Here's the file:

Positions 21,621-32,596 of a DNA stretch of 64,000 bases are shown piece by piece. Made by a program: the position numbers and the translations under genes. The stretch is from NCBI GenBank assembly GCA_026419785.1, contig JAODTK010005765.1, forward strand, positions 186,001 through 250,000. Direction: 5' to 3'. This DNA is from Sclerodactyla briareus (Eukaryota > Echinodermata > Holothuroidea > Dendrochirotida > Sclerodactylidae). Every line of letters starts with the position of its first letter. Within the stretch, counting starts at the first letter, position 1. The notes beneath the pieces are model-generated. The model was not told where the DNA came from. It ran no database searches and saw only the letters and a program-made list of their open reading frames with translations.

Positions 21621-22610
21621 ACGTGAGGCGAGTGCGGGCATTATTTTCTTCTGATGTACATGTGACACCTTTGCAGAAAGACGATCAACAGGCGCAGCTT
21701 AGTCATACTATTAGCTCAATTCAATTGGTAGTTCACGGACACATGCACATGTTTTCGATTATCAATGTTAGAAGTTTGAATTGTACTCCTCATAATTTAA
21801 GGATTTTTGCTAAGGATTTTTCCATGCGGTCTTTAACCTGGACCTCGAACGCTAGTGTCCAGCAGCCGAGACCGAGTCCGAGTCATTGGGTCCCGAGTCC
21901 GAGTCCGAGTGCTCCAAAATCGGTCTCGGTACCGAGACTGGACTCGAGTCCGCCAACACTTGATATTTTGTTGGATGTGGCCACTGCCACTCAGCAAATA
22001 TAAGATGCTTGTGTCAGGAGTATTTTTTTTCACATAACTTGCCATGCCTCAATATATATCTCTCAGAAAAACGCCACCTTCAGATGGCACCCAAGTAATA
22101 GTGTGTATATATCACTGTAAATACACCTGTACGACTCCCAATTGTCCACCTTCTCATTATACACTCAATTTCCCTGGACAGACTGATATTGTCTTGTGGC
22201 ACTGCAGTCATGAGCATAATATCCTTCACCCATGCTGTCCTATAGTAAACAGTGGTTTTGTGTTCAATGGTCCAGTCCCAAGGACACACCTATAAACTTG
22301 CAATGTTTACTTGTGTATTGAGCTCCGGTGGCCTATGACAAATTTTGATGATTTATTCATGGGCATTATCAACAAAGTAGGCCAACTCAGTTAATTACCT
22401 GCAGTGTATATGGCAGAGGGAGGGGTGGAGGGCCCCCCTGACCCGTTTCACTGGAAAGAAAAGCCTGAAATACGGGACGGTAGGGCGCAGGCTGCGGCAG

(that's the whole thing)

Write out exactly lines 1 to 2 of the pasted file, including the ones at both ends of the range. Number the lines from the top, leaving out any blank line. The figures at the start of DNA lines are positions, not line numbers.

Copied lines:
Positions 21,621-32,596 of a DNA stretch of 64,000 bases are shown piece by piece. Made by a program: the position numbers and the translations under genes. The stretch is from NCBI GenBank assembly GCA_026419785.1, contig JAODTK010005765.1, forward strand, positions 186,001 through 250,000. Direction: 5' to 3'. This DNA is from Sclerodactyla briareus (Eukaryota > Echinodermata > Holothuroidea > Dendrochirotida > Sclerodactylidae). Every line of letters starts with the position of its first letter. Within the stretch, counting starts at the first letter, position 1. The notes beneath the pieces are model-generated. The model was not told where the DNA came from. It ran no database searches and saw only the letters and a program-made list of their open reading frames with translations.

Positions 21621-22610